I'm a little ashamed of myself for only managing to read one book in the month of October, considering that for about 2/3 of the month I've been laying in bed recovering from surgery! I actually have started two other books (Girl with the Dragon Tattoo and The Magicians), but just haven't found much motivation to finish them, but I'll try to power through!
The Perks of Being a Wallflower by Stephen Chbosky
If I was only going to read one book, I am so glad this was the one! Told in the form of letters written by Charlie, a high school freshman, to a mystery person that we never meet, this book (a very short read) spans his freshman year of high school and a million ups and downs within that year. All we know is that Charlie admires this mystery person because they "didn't sleep with that person at that party when they could have." And thus begins our look into Charlie's mind and the slightly off-kilter way that it works.
I found this book to be immensely important as a young adult novel. It tells the story of a high school experience from a perspective that is too often overlooked. Charlie is an outcast struggling to find his place, but as you read his personal letters you find that his struggle is unique in that it is felt so deeply it becomes dangerous. Charlie's a weird kid: his reaction to most situations is crying, he doesn't understand simple social constructs, he sees and experiences things but lacks the ability to comprehend them as they are happening, and yes, he's a wallflower (and one could argue probably falls somewhere on the autism scale). But I absolutely and completely loved that Chbosky chose to put this high school experience down on paper. It is largely opposite from my own high school experience on the surface, but the deep running feelings of confusion and loneliness and out-of-placeness are something we've all felt at least an inkling of at one point or another.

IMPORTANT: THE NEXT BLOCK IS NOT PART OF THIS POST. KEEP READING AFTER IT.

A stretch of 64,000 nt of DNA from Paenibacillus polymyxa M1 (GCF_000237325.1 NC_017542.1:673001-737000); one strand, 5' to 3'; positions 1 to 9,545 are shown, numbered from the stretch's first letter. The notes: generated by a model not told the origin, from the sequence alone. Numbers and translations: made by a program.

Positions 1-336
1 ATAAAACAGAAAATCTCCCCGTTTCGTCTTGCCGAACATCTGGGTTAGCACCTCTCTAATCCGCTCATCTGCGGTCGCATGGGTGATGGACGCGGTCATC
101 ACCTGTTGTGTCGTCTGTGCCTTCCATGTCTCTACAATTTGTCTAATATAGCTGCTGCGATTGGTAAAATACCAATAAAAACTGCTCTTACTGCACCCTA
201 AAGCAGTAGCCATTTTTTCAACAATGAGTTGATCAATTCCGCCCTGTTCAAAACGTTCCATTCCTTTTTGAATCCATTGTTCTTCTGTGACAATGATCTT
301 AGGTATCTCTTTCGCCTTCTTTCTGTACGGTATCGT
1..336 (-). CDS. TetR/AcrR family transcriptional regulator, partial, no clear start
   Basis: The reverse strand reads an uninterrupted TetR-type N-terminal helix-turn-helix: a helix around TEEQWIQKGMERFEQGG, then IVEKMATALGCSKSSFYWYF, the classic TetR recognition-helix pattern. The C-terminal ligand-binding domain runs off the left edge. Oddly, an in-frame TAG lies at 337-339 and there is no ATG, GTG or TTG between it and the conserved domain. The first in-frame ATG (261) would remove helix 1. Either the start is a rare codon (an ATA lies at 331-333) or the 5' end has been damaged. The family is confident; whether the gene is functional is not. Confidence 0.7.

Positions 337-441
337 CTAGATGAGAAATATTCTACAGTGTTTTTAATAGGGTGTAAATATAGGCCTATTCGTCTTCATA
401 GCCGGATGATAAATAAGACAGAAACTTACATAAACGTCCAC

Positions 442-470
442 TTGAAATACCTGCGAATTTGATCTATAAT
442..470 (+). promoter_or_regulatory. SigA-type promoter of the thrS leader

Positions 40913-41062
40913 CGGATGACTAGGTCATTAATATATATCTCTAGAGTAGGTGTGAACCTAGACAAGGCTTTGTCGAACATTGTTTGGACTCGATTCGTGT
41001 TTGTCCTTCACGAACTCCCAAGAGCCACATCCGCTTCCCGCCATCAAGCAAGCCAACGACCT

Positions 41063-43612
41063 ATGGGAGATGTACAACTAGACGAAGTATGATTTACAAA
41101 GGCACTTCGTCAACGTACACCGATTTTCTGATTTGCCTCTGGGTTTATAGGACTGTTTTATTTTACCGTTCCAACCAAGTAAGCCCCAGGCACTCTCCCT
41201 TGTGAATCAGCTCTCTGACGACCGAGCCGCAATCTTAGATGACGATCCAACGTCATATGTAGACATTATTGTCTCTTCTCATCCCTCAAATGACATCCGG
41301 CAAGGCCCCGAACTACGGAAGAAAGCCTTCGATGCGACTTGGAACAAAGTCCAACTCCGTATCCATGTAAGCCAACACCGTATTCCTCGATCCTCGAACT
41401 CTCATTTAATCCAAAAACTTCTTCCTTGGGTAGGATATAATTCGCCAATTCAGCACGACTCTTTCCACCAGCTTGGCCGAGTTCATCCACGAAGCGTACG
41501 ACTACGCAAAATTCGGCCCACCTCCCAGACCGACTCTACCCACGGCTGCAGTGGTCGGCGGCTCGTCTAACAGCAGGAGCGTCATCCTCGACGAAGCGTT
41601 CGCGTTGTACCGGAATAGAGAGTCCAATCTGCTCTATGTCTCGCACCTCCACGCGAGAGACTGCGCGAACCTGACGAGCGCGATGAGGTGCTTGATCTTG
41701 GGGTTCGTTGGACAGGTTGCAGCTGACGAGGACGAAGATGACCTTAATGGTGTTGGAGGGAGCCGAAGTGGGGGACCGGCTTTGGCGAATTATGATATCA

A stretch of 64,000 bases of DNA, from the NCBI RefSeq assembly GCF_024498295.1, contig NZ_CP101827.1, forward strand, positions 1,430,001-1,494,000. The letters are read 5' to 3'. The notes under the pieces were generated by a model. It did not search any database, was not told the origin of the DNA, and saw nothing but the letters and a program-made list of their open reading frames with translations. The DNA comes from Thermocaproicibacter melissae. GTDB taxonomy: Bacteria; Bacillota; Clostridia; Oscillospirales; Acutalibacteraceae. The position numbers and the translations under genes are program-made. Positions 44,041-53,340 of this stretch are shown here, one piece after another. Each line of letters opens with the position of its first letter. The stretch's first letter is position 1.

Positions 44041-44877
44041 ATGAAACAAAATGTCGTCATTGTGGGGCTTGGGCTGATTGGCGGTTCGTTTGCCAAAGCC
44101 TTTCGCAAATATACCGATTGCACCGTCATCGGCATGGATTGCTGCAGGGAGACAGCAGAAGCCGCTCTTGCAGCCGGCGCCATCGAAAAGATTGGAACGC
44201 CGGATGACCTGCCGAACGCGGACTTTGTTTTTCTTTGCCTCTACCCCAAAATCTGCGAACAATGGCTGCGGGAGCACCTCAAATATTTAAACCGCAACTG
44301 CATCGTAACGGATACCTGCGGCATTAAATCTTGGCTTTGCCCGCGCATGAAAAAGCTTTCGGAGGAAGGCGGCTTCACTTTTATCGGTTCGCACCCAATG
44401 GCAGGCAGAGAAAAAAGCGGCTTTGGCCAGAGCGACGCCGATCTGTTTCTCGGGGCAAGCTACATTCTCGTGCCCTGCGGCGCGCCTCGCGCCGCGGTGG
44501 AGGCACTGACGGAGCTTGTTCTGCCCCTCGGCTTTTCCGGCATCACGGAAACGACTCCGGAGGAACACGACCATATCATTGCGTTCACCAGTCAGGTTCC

Additionally, I have wanted to read this book for a long time because it is often banned from libraries. I wrote my senior thesis in college on the dangers of banning books from our schools, so this is an issue I feel extremely strongly about. I once was included on an e-mail thread from a former boss discussing with a school board how Perks should be removed from the school library. Here was the kicker: Not one of the adults included on the thread had ever read the book. Because they had heard that it contained mentions of child abuse, rape, masturbation, and homosexuality (without any idea of the context of those mentions), they deemed it worthy of their censorship. I have huge issues with this that could fill a 30-page college paper (literally, as I have already written it), but here's what I concluded when I read this book: It is a heart-breakingly beautiful depiction of a teenage boy struggling violently with personal issues and searching for a place where he can fit, and that story could not be less dangerous to a high school student.
I've seen lots of other bloggers who have read this book and given reviews that are basically the opposite of mine, but I adored it. If you've read it, I would love to hear your view!